Community-based AIDS service organizations (CBAOs) direct services to multiple-needs people living with HIV/AIDS who are less likely to use mainstream health promotion services. As people live longer with HIV, the potential to enhance quality of life increases, yet little is known about who uses CBAOs or how this use affects other health and social services. This study of people living with AIDS in Ontario, Canada (n = 297) examined the demographic and health-related characteristics of people with AIDS who do and do not use CBAOs and their patterns of mainstream service utilization. It found that users of CBAOs were significantly less healthy, less able to sustain normal activities, and more often depressed. They reported physical disabilities significantly more often. Their quality of life was also lower along certain dimensions. They were significantly poorer and more reliant on government income supports. They consumed significantly more nonhospital health and social services and had significantly higher out-of-pocket costs. These results suggest CBAOs are being accessed appropriately by those most vulnerable. In an effort to strengthen CBAO capacity to recognize and address depression and physical health problems prevalent among their clients, links to other mainstream health promotion and social services is recommended.
OBJECTIVES: This study compared the relative cost-effectiveness of stroke care provided in London and Copenhagen. METHODS: Hospitalized stroke patients at centers in London (1995-96) and Copenhagen (1994-95) were included. Each patient's use of hospital and community health services was recorded for 1 year after stroke. Center-specific unit costs were collected and converted into dollars using the Purchasing Power Parity Index. An incremental cost-effectiveness ratio (ICER) was calculated comparing a Copenhagen model of stroke care to a London model, using regression analysis to adjust for case-mix differences. RESULTS: A total of 625 patients (297 in Copenhagen, 328 in London) were included in the analysis. Most patients in London (85%) were admitted to general medical wards, with 26% subsequently transferred to a stroke unit. In Copenhagen, 57% of patients were directly admitted to a stroke or neurology unit, with 23% then transferred to a separate rehabilitation hospital. The average length of total hospital stay was 11 days longer in Copenhagen. Patients in Copenhagen were less likely to die than those in London; for patients with cerebral infarction the hazard ratio after case-mix adjustment was 0.53 (95% CI from 0.35 to 0.80). However, a lower proportion of patients with hemorrhagic stroke died in London. The ICER of using the Copenhagen compared with the London model of care ranged from $21,579 to $37,444 per life-year gained for patients with cerebral infarctions. CONCLUSIONS: The ICERs of the Copenhagen compared with the London model of care were within a range generally regarded as cost-effective.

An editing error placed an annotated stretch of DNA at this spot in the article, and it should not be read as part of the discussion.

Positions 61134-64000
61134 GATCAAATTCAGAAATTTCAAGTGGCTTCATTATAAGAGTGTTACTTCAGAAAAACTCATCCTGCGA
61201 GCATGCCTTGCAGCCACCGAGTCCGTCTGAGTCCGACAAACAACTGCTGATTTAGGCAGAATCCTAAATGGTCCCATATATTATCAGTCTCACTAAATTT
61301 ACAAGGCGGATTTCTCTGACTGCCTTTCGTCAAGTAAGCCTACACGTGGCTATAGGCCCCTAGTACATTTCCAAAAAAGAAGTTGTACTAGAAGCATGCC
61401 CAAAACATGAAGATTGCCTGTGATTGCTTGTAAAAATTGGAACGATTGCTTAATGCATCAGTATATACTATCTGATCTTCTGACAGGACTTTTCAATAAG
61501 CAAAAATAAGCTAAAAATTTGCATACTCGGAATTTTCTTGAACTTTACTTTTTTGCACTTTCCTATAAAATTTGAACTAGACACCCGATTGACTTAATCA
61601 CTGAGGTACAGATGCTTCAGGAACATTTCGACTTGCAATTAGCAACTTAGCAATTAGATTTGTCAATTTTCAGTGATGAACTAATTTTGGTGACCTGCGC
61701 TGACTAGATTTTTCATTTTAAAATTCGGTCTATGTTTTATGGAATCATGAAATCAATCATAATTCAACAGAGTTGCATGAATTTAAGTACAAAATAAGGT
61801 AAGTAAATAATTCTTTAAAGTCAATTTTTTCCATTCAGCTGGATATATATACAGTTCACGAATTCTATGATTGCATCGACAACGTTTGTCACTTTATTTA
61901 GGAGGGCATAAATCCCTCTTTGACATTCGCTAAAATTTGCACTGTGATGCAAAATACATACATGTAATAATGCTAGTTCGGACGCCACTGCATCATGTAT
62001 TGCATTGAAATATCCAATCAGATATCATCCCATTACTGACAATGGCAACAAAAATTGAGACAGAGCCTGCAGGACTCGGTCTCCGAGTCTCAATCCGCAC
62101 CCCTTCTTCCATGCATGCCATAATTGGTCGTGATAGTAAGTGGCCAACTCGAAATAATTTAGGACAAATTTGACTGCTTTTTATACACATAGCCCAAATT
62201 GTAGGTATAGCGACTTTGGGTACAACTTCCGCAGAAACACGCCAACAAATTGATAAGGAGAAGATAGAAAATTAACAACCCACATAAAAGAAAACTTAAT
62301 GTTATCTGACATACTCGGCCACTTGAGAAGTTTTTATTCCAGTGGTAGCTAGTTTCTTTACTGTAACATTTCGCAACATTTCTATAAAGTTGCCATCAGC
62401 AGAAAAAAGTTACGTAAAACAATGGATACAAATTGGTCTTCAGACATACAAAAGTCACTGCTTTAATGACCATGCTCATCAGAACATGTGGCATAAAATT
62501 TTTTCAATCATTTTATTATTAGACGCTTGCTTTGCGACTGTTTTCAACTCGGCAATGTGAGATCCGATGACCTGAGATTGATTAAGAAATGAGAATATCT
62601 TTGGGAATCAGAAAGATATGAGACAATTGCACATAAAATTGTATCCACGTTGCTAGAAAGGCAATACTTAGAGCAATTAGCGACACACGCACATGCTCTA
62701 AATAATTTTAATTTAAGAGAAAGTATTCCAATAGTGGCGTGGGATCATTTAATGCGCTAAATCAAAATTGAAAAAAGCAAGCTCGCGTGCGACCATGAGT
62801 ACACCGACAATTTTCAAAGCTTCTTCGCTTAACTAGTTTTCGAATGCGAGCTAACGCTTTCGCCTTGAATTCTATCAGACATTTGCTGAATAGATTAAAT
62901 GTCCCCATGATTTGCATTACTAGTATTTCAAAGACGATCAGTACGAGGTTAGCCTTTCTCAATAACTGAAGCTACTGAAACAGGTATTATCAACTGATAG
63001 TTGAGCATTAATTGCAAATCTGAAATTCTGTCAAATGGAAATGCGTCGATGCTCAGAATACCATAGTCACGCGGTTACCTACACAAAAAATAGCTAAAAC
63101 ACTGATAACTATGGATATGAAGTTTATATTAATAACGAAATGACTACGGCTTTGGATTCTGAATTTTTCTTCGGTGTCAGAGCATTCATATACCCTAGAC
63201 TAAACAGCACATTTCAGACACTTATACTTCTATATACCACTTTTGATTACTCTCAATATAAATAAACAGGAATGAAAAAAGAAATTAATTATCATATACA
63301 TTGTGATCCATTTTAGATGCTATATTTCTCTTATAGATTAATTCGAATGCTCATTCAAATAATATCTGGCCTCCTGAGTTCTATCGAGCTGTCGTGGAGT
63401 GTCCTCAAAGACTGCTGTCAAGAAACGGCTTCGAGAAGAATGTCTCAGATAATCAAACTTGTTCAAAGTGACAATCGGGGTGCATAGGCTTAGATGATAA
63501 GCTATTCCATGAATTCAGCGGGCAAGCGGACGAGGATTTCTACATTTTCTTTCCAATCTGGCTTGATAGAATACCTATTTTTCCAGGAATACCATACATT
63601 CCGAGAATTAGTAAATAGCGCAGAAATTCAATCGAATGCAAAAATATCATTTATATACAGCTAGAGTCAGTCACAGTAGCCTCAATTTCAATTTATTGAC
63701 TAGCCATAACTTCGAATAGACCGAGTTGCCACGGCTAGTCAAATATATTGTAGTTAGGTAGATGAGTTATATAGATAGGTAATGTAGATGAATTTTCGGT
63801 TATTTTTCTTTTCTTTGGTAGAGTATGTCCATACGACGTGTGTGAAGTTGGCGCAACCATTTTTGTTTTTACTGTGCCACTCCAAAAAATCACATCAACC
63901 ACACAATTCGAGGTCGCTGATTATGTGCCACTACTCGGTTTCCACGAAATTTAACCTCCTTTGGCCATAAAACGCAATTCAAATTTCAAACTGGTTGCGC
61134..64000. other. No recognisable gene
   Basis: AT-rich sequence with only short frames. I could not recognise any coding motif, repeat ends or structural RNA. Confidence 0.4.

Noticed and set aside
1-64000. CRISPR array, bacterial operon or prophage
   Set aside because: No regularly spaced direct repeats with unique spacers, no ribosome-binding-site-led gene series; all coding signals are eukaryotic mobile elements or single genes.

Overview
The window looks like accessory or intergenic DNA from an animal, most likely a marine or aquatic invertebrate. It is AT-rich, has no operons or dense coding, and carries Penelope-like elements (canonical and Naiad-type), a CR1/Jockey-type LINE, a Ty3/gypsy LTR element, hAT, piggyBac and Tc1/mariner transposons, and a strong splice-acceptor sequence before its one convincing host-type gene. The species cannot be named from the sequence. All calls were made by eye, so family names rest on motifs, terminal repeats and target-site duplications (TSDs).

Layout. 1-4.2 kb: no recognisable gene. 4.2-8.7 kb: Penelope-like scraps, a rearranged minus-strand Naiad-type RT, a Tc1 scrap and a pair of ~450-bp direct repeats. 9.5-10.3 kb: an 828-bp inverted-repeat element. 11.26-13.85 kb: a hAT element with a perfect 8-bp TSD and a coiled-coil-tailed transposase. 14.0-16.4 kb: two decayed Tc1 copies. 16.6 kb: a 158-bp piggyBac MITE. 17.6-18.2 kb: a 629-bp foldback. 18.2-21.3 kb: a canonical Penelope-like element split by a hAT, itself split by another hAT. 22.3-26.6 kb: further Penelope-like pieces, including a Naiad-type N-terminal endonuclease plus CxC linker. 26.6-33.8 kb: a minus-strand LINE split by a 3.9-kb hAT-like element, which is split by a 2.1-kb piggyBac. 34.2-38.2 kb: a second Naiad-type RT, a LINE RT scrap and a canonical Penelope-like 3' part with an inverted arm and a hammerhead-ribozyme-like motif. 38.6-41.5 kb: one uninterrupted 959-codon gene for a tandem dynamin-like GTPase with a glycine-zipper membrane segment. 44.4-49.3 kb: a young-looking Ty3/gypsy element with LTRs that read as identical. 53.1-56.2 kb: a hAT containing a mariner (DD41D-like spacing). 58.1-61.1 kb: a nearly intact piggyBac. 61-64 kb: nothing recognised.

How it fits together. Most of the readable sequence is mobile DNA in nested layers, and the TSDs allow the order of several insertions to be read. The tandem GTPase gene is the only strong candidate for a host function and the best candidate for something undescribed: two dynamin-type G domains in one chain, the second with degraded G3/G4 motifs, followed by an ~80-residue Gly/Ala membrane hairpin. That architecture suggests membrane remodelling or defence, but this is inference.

Depression is a major public health concern that results in a wide range of economic costs to people, their families, and the health care system. Our study sought to determine the direct medical costs incurred by the Ontario government owing to cessation of antidepressant therapy during pregnancy.
We conducted an economic evaluation by making assumptions based on data obtained from Statistics Canada, federal and provincial government reports, and relevant depression literature. The analysis included the number of pregnant women with depression residing in Ontario and, subsequently, the number of those women who experienced depressive relapse during pregnancy owing to discontinuation of antidepressant medication. The cost of physician services, hospitalizations, and the birth of preterm and low birth weight infants (2 adverse outcomes associated with untreated depression during pregnancy) were also taken into consideration.
An estimated 2953 pregnant women with depression in Ontario annually discontinue antidepressant therapy and subsequently have a depressive relapse. An estimated $20 546 982 is spent annually in Ontario on untreated maternal depression in pregnancy; this is the total after subtracting the cost of risks associated with treated depression during pregnancy ($3 144 053).